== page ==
- It costs a ton of money to operate county pounds. They
try to provide what medical treatment they can under strained budgets.
Pregnant mothers are dumped who have litters that need to be fed for months
before they're available for adoption, drugs to put them down, body disposal,
the enormous cost of food and facilities. Because people do not assume
the adult responsibility of making sure their pet(s) doesn't reproduce
more unwanted animals, those of us do who end up paying more and more in
- We don't have to have this terrible problem in this country,
but its gone on for decades. Mandatory spaying and neutering by county
pounds isn't enough. Most of the shelter and rescue groups I inquired from
don't have the money to spay and neuter every animal they take in but do
require the procedure to be done if you adopt. That cost is built into
the adoption fee. Unfortunately, too many of them allow dogs and cats to
be adopted without making sure they will be fixed. That needs to change.
This country doesn't need anymore animals when there are millions who need
- If you know someone who has a dog or cat who has not
taken the time to get them spayed or neutered, please let them know how
important it is to get them fixed. For humane reasons as well as the enormous
cost of trying to take care of nearly 10 MILLION dogs and cats taken to
county pounds (or picked up on the streets) every year.
- Two other problems that need to be addressed. First,
county pounds across this country chip dogs and cats. Those chips inserted
below the skin are dangerous. Dogs and cats across this country are dying
after developing cancer and suffering other serious health problems because
of them. Here in Texas, due to activists presenting the facts to county
officials, many counties no longer chip dogs and cats. Not only are they
dangerous, if the chips don't get read properly by scanners because of
multiple frequencies, owners are not located in time and your beloved pet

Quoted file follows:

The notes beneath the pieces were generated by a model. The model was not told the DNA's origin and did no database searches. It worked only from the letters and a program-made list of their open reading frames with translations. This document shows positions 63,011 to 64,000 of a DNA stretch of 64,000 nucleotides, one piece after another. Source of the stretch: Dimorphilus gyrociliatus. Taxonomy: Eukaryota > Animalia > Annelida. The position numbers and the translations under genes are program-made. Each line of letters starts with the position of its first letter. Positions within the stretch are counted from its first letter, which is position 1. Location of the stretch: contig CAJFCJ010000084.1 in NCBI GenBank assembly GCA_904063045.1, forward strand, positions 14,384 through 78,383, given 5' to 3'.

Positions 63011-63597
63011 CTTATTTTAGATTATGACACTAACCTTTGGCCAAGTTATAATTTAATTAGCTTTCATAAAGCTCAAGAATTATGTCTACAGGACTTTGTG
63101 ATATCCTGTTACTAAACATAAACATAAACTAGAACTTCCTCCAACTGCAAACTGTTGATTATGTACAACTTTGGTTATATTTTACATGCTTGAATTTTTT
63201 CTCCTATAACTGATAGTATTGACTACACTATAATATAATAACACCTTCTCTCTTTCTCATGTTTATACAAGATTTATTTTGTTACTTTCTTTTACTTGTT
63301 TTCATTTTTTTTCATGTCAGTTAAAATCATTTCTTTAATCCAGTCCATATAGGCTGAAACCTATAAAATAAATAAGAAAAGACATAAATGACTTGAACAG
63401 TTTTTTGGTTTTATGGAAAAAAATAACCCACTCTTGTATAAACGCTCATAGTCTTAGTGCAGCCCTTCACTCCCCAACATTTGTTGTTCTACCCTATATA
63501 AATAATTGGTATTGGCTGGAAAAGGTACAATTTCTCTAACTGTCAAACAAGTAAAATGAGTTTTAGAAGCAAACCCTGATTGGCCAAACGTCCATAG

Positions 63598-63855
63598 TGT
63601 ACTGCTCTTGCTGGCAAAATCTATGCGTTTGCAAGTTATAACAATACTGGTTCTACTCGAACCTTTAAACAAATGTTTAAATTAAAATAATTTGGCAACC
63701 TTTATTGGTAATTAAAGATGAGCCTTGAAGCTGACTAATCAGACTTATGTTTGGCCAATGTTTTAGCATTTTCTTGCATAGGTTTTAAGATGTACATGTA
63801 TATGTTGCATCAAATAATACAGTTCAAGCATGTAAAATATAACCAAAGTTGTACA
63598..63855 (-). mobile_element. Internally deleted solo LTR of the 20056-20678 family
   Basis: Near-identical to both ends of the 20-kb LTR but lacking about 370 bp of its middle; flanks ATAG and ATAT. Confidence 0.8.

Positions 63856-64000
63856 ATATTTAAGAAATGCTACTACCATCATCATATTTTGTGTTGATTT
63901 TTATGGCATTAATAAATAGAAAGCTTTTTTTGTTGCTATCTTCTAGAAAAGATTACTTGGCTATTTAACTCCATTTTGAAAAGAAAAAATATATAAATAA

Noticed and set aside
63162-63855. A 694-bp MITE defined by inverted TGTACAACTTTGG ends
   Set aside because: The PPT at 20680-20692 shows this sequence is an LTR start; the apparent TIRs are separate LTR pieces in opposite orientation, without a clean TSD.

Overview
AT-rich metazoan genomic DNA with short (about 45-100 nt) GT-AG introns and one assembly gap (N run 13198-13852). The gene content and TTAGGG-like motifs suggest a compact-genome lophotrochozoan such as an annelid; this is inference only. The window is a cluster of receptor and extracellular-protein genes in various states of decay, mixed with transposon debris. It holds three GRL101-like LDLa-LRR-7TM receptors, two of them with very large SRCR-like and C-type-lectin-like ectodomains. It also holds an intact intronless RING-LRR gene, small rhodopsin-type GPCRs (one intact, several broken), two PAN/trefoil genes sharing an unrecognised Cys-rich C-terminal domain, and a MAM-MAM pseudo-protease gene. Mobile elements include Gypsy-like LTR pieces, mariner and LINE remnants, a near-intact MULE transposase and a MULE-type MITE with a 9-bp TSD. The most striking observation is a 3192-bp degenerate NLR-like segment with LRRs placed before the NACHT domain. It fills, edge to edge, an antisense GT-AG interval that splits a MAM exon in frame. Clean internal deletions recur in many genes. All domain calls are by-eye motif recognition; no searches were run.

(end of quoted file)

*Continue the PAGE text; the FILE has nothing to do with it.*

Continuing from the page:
is put down. (See link 2 below)
- People like me will not adopt dogs with chips which eliminated
a couple on my list. There was an adorable Westie mix named Lexie available
in Conroe, Texas. A seven hour for me, but I was willing to make it. However,
I found out she has a chip, so I didn't adopt her. I just can't go through
the heart break of a friend for life dying six months or a year after I
adopt from a horrible cancer tumor simply because county officials and
state legislators won't take the time to understand how dangerous those
chips are for dogs and cats. Not to mention the state legislators who receive
campaign donations from vile corporations like Merck.
- If counties want to get more dogs and cats adopted, stop
chipping them. When enough people find out about the danger of cancer and
those chips, they won't adopt because they can't afford high vet bills
and don't want to watch their pet die a horrible death.
- While I fully realize shelter and rescue organizations
work so very hard to find homes, I encountered a lot of absurd "conditions"
for adoption. Questionnaires ten pages long asking every question imaginable
under the sun. Many of the questions were too personal and not necessary
to adopt a dog, so I simply declined. Dedicated people spend a lot of time,
money and love in saving throw aways. I know they want to find good homes,
but some I contacted had such arrogant attitudes, you would think they
were finding a home for the King of England.
- The shelter I adopted Missy from wanted to have someone
inspect my yards and home. I honestly don't have a problem with that; too
many people don't have secure yards. Fortunately, the lady who volunteers
to do that has family only two houses down so they already knew about my
house and secure yards. However, just a friendly word of advice from a
responsible pet owner - maybe treat us less like criminals instead of people
who want a new pet to love and will provide a good, safe home.
- A lady sent me email the other day expressing her frustration
in trying to adopt from a shelter in Wyoming. She drove the 150 miles only
to find the dog had been moved to another facility and the circus ensued.
I was appalled. Anyone who is willing to drive 150 miles to adopt a dog
is serious about that animal. I think a little more cooperation can go
a long way towards making adoption easier for everyone. Otherwise, a dog
or cat might be denied a good home simply out of frustration by the person
wanting to adopt.
- $2,000,000,000 a year in taxes for a problem we the people
can cut down by 90% if everyone takes the responsibility of getting their
pet spayed or neutered. $2,000,000,000 a year in taxes badly needed for
essential functions and services within the states.
- Stay away from puppy mills. Make them unprofitable because
they are evil entities in my opinion. Most of my dogs have been from the
county pound; my little Keeley who died in 1998 from an enlarged heart,
was a throw away on Highway 80 in Wyoming. I found her on the side of the
freeway and took her home. She was a treasure. If you have room in your
heart and home, please consider adopting from a pound or shelter/rescue
first. Thanks, friends.
- http://www.devvy.com. You may also sign up for her free email alerts.